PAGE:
Bailey says that both models fail the test of empiricism: they can be at once immensely elegant and quite remote from anyone's experience in the real world. And since both models are "saving lies," we should accept them as necessities, but only to the extent they are useful, and we should constantly remind ourselves of their limitations. The wrong course, according to Bailey, is to promote one model to the total exclusion of the other. Instead, we should take care to examine systematically the rhetoric used to promote these models not only in intellectual discourse but also in defining situations in everyday life.
The book strongly and directly advocates a point of view that combines skepticism with a determination to anchor abstract argument in evidence. It is argumentative; it invites confrontation; yet it leaves many doors open for further thought.
Key questions include:
How and why did the social sciences originate and differentiate?
How are they related to older traditions that have defined Western civilization?
What is the unique perspective or ‘way of knowing’ of each social science?
What are the challenges—and alternatives—to the social sciences as they stand in the twenty-first century?
Eller explains the origin, evolution, methods, and the main figures, literature, concepts, and theories in each discipline. The chapters also feature a range of contemporary examples, with consideration given to how the disciplines address present-day issues.
Near the end of the last Ice Age 12,800 years ago, a giant comet that had entered the solar system from deep space thousands of years earlier, broke into multiple fragments. Some of these struck the Earth causing a global cataclysm on a scale unseen since the extinction of the dinosaurs. At least eight of the fragments hit the North American ice cap, while further fragments hit the northern European ice cap. The impacts, from comet fragments a mile wide approaching at more than 60,000 miles an hour, generated huge amounts of heat which instantly liquidized millions of square kilometers of ice, destabilizing the Earth's crust and causing the global Deluge that is remembered in myths all around the world. A second series of impacts, equally devastating, causing further cataclysmic flooding, occurred 11,600 years ago, the exact date that Plato gives for the destruction and submergence of Atlantis.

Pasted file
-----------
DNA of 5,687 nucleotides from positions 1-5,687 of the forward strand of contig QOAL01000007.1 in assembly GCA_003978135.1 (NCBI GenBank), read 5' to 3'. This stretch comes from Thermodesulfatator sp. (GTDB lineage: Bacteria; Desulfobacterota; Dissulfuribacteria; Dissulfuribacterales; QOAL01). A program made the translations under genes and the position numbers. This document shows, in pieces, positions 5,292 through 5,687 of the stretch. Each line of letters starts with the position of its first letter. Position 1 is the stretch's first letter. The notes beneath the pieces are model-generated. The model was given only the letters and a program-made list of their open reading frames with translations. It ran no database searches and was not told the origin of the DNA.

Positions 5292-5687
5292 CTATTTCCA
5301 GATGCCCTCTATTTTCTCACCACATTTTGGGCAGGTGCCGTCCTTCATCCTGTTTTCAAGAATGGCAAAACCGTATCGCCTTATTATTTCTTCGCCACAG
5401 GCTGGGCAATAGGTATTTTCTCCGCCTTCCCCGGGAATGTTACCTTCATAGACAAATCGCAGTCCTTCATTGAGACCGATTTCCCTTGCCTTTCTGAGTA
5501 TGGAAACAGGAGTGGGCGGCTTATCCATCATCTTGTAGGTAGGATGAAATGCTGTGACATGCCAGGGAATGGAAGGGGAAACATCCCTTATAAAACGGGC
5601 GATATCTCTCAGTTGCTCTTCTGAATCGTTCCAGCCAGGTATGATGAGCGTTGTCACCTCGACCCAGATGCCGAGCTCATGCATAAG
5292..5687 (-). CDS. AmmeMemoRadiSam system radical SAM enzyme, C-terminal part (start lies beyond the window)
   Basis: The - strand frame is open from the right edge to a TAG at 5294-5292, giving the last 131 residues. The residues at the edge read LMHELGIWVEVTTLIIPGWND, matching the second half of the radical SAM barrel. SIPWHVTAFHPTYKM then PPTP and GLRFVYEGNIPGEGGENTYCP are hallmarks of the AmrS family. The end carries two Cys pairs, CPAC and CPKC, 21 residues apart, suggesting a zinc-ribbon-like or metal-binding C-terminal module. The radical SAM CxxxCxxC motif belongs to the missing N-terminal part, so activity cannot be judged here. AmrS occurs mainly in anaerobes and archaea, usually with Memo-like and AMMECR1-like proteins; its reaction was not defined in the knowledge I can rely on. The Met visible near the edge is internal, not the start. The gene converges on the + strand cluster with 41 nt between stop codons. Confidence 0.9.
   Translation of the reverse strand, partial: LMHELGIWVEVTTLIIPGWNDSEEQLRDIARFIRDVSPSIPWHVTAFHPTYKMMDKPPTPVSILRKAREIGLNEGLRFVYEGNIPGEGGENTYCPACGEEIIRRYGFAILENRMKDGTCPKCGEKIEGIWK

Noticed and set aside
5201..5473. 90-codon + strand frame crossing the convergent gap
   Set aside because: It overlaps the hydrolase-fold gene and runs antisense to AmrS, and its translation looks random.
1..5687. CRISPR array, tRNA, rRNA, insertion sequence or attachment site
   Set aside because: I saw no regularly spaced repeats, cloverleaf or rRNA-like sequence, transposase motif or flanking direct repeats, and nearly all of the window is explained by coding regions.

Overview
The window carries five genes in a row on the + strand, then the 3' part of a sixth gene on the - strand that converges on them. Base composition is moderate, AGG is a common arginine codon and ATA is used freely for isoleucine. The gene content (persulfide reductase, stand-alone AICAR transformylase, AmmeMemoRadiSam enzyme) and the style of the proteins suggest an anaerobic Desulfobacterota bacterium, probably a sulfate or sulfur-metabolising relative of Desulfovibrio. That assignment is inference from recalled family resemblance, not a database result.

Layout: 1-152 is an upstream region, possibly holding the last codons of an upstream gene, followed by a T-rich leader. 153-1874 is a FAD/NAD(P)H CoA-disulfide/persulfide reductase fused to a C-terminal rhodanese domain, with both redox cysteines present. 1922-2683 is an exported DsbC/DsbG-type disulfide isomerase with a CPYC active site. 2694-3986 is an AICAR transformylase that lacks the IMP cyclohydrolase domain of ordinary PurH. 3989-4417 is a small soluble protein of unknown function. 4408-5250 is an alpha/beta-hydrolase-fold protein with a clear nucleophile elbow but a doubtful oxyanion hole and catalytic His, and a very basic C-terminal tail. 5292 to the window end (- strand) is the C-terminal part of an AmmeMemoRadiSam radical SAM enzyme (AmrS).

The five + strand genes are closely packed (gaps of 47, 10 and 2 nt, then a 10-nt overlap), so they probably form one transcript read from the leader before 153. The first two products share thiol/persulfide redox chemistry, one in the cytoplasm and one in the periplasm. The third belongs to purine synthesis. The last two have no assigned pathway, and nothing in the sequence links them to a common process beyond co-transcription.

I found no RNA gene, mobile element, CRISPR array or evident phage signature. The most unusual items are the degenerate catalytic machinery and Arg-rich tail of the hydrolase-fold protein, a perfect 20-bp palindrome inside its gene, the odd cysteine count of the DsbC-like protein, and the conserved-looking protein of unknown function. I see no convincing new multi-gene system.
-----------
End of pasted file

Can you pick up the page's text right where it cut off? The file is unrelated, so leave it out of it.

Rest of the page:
The evidence revealed in this book shows beyond reasonable doubt that an advanced civilization that flourished during the Ice Age was destroyed in the global cataclysms between 12,800 and 11,600 years ago. But there were survivors - known to later cultures by names such as 'the Sages', 'the Magicians', 'the Shining Ones', and 'the Mystery Teachers of Heaven'. They travelled the world in their great ships doing all in their power to keep the spark of civilization burning. They settled at key locations - Gobekli Tepe in Turkey, Baalbek in the Lebanon, Giza in Egypt, ancient Sumer, Mexico, Peru and across the Pacific where a huge pyramid has recently been discovered in Indonesia. Everywhere they went these 'Magicians of the Gods' brought with them the memory of a time when mankind had fallen out of harmony with the universe and paid a heavy price. A memory and a warning to the future...
For the comet that wrought such destruction between 12,800 and 11,600 years may not be done with us yet. Astronomers believe that a 20-mile wide 'dark' fragment of the original giant comet remains hidden within its debris stream and threatens the Earth. An astronomical message encoded at Gobekli Tepe, and in the Sphinx and the pyramids of Egypt,warns that the 'Great Return' will occur in our time...